- Fasting 6 hours before surgery. Usually from midnight before surgery. (Do not eat solid foods or drink fluids).
- Painkillers: 1 hour before the operation , take the painkillers Panodil, Paracetamol or Paratabs 500 mg. If you weigh less than 70 kg then 2 tablets and otherwise 3 tablets. If you have liver problems, do not take this medicine without talking to your doctor.
- Shower the night before surgery and also on the morning of surgery. Wash with plain soap.
- For infection prevention reasons, do not moisturise the surgical area or apply depilatory cream/wax to the surgical site one week before surgery. If hair needs to be shaved from the surgical area, this is done at the beginning of surgery by operating room staff.
- No creams or skin emollients should apply to the surgery area on the day of surgery.
- Avoid use of anticoagulants such as acetylsalesylic acid (magnyl, codeimagnyl, cardiac magnyl, etc.) and any NSAIDs (e.g. Ibufen, Ibumetin, Naprox, Voltaren, Vóstar) for at least 5 days prior to surgery. Fish oil and omega fatty acids are blood-thinning and should be stopped one week before surgery. If you are taking the medicine Warfarin (Kovar/Waran/Dicumarol) you will normally have to stop taking it 6 days before surgery or be given special instructions. The same goes for medications; Grepid, Clopidrogel and Plavix which are anticoagulants. Patients taking antihypertensive and/or cardiac medicinal products are advised to take them on the morning of surgery with a sip of water. The use of a contraceptive or menopausal pill does not need to be stopped. People with diabetes who are using insulin need to talk to their anaesthetist a few days before the operation (tel. 590 9213).
- The operating room has locked compartments for valuables/telephones etc. Skurðstofan ehf does not guarantee any loss or possible damage to personal effects. The use of smartphones during recovery is prohibited. All recording/distribution of audio and video from the operating theatre as well.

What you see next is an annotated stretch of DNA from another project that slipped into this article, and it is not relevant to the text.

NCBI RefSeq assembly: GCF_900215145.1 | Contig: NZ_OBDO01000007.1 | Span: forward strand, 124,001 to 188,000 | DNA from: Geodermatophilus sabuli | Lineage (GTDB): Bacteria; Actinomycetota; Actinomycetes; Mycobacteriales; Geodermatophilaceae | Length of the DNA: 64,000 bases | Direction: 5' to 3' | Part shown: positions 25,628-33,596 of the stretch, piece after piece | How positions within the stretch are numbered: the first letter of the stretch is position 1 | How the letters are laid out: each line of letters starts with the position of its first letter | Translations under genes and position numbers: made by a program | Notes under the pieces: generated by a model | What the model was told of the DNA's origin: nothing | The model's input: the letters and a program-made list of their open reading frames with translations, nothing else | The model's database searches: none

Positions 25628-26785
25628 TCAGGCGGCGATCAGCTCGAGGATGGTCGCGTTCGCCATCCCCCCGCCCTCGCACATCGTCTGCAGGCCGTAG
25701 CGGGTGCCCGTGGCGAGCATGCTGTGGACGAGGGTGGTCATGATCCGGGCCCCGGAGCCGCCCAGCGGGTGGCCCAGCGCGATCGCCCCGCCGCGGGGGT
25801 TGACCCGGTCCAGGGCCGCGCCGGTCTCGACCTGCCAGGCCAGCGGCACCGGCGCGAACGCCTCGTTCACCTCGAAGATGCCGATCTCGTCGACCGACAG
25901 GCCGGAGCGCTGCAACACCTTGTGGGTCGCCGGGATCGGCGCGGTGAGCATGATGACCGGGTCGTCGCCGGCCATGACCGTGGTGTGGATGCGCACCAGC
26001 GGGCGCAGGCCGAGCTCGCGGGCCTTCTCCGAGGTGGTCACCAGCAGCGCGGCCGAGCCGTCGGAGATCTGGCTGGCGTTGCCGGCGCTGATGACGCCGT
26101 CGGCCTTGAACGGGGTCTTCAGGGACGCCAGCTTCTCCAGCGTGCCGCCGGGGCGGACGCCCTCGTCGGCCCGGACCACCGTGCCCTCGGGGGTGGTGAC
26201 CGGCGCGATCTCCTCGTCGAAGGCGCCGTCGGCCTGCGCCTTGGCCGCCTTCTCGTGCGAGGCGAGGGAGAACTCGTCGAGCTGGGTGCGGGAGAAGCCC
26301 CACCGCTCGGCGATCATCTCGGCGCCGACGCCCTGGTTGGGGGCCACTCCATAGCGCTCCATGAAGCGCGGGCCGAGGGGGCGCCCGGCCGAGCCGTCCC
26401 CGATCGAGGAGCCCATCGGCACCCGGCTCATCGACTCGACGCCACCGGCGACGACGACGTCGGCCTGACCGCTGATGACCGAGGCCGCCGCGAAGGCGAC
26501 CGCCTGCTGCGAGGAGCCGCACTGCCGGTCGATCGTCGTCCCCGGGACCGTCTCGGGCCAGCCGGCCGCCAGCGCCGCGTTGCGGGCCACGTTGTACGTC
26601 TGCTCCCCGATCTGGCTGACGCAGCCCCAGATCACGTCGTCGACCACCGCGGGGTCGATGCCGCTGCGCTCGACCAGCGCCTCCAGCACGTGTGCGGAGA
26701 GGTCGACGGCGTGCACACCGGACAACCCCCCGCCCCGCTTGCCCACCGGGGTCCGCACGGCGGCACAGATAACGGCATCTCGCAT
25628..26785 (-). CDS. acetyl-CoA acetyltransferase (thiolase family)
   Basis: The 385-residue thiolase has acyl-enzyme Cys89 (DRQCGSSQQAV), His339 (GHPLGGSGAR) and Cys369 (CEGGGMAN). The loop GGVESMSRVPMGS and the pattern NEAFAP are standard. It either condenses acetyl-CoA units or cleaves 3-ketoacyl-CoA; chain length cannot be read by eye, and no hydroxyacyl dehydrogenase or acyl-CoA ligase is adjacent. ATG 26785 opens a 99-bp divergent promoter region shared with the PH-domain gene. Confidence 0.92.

- Upon arrival at the operating theatre, you will meet with a surgeon and anesthesiologist who will explain the main aspects of the procedure and advise on aftercare. You get a gown and disposable underwear to wear and draw on your skin. All patients must sign informed consent prior to the procedure.
- If you have known allergies to medicines, plasters, antiseptics, etc. it must appear before the operation.
- The Icelandic Health Insurance (SÍ) pays for the operation mostly for those with health insurance in Iceland. Payment is collected for the operation. You can pay by credit card or credit card, but not by bill.
After the procedure: The vast majority of procedures are performed under anaesthesia or local anaesthesia with a concomitantly administered intravenous relaxant. After surgery you will be able to recover in the recovery unit for 1-2 hours and when you feel comfortable and authorised by an anesthesiologist you can go home. Somebody's got to come get you. Patients are not considered fit to drive until the following day.
Pain: During the first few days, you can expect discomfort in the surgery area. Painkillers are recommended if needed and are available without a prescription at pharmacies (Paracetamol/Panodil 500 mg, 2 tbl four times daily) or with a prescription (Parkodine).
Laceration: Lacerations are sometimes left open and allowed to heal up. In such cases, the wound needs to be replaced regularly. Later, rinse it with soap and water regularly (in the shower). Help can be obtained at a clinic with replacements of the wound over time. However, it is necessary to appear for surgical observation for rotations initially after surgery and later every week or two weeks to monitor appropriate healing.
Complications: Bleeding into the surgical wound and infections may occur. When bleeding usually occurs, pain occurs and the wound bulges out, and over time bruising occurs in and below the wound. When the wound is stitched, there is some risk of infection. Symptoms of infection include pain and tenderness in the wound and fever. If you suspect a larger bleeding or infection, contact your doctor. It should be noted that this disease has a fairly high recurrence rate. Therefore, it can never be excluded that the person will need to undergo treatment for the disease again later in life.
Work: Absences from work are individual, depending on the scope of the activity and individual work. It is not unusual to be absent from work from one to three weeks after the operation and longer in rare cases. Certificates for work are given upon re-entry.
Stefán E. Matthíasson dr. med.
Diagnosis and treatment of surgical and vascular diseases